And Now It's Time For The Bogus Class Action Lawsuits Against Facebook

from the pick-your-popular-company-and-sue dept

At this point, it’s just an unfortunate fact of life that as a company becomes more well known it will soon be targeted by totally random lawsuits. We’ve already seen all sorts of random people suing to take credit for the idea of Facebook (all of whom ignored that Facebook’s success had nothing to do with the idea and everything to do with the execution). Now it’s time for random users and their lawyers to come up with all sorts of odd lawsuit ideas. For example, we’ve now got a woman and her lawyer trying to create a class action lawsuit against Facebook because the woman got a new mobile phone number, and that number is receiving too many unwanted text messages that were sent through Facebook and intended for the previous owner of the number. Why is this Facebook’s fault? That’s not clear, but it’s a hot company worth billions, so might as well sue and hope to get some cash out of it. This is a problem that plenty of people face if they get a new phone number that’s been “recycled” but it’s hardly the fault of the companies who are simply forwarding the messages as directed.

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Companies: facebook

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Comments on “And Now It's Time For The Bogus Class Action Lawsuits Against Facebook”

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MrPeach says:

Unintended consequences

As I understand it, this was an attempt to reduce total data transit into or out of Comcast’s intranet. If so, this is certain to backfire as it seems the only way around this nonsense is to use an external proxy, which not only defeats their ability to control individual connections, but it forces ALL traffic from that user to transit outside Comcast.

I know I will shortly be getting a Relakks account, if for no other reason than to give Comcast their due comeuppance! When they fess up and promise to stop, then so will I!

Good job Comcrap!

PaulT says:

Re: Re:

You have to pay for receiving text messages over there?

OK, here’s what I don’t understand. The article doesn’t mention whether she actually contacted Facebook and asked them to stop the messages. Surely if they are contacted about a situation like this, it’s a trivial matter to check with the user and stop the messages?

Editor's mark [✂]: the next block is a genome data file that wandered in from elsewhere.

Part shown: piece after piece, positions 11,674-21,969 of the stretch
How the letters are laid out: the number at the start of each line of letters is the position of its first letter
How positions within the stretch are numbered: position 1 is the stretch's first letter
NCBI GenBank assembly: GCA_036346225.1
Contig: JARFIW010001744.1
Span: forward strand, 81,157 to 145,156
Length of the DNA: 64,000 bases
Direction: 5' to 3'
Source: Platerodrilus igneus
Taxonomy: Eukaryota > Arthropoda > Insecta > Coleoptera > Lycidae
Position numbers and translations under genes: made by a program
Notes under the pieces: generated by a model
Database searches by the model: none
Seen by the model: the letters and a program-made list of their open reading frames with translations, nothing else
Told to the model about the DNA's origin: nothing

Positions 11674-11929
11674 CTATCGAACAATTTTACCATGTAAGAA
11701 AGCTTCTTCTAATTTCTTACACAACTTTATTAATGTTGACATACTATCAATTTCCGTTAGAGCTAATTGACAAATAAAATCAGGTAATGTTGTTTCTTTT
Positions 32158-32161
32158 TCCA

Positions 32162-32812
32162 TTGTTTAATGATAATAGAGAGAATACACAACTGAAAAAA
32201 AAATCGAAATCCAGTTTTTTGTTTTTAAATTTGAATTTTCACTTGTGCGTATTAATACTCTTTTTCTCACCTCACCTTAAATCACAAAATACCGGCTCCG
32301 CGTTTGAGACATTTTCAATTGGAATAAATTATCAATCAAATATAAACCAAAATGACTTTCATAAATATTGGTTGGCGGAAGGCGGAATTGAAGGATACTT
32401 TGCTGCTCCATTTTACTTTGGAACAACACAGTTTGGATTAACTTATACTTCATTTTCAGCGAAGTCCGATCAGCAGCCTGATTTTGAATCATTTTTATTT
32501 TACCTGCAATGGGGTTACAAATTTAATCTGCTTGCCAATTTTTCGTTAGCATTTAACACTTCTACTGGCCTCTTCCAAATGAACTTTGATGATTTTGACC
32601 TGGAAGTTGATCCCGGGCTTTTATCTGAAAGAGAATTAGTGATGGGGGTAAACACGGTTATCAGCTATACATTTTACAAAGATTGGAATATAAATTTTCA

Sounds like she went straight to court without trying to contact them first. Facebook aren’t responsible for the content of the messages, they’re just forwarding them as requested, and can’t change the forwarding if they don’t know the owner of the number has changed – which they can’t know unless someone (e.g. the new/old owner) tells them.

Justin says:

Re: Re: Facebook Lawsuit

We had the same problem with MySpace. We had no MySpace account. We contacted MySpace 12 times and emailed them the messages. They did nothing to stop them. We were receiving 20 a day which we had to pay for. No one offered to reimburse me for my bill. Which by the way was over 100 dollars for 3 months of unsolicited messages. Wouldn’t you want to be reimbursed? If they said no not our problem, wouldn’t you threaten to sue? If they are doing it to us chances are they are doing it to a number of people.

Max Powers at (user link) says:

New laws needed

The “frivolous lawsuits” have to be met with complete strength to counter-sue for damages against the lawyer and his client.

When this happens, and court decisions are handed down against these stupid lawsuits, lawyers will think twice before they get involved in this nonsense.

Fight fire with fire or it will never end.

Julian Bond (profile) says:


There’s a quite amazing number of instances of stupidity in this story. Here’s a few:-
– Recycling phone numbers
– Facebook (FB) continuing to send SMS while a phone number is out of action
– FB user signing up for SMS alerts and then walking away when they lose their phone
– Charging for receiving SMS
– FB unable to manage their alert system
– The Telco unable to manage their SMS system and apply a selective block
– A lawsuit
– A class action law suit
– A lawsuit against FB instead of the Telco.
– AP picking up the story
– Hundreds of news outlets regurgitating the AP story verbatim without adding any value.

Still. I guess, “That’s just the way it is in the USA”.

Nathan (profile) says:

This reminds me of something....

Specifically, when we got a second phone line at my parents house a few years ago we started to get some REALLY weird phone calls for about seven different people including a minister. The most annoying violator was an unidentified Walgreen’s that would call and say that someone’s prescription was ready…somewhere. This took months to resolve since you have to be the account holder, and cancel at the location where you get your prescriptions filled. Eventually I was talking to the corporate headquarters and at some point the calls stopped coming. In our case, we stopped going to Walgreen’s. We could use it’s services, they were the closest, but there are other options available. Her case is identical. All she has to do is cancel her account and use one of the competing services. It’s that simple, just vote with your advertising clicks instead of your dollars.

Don says:

A better lawsuit

Here’s something worth suing Facebook over:

“Beacon will report back to Facebook on members’ activities on third-party sites that participate in Beacon even if the users are logged off from Facebook and have declined having their activities broadcast to their Facebook friends.

That’s the finding published on Friday by Stefan Berteau, senior research engineer at CA’s Threat Research Group in a note summarizing tests he conducted.”,140182-c,onlineprivacy/article.html

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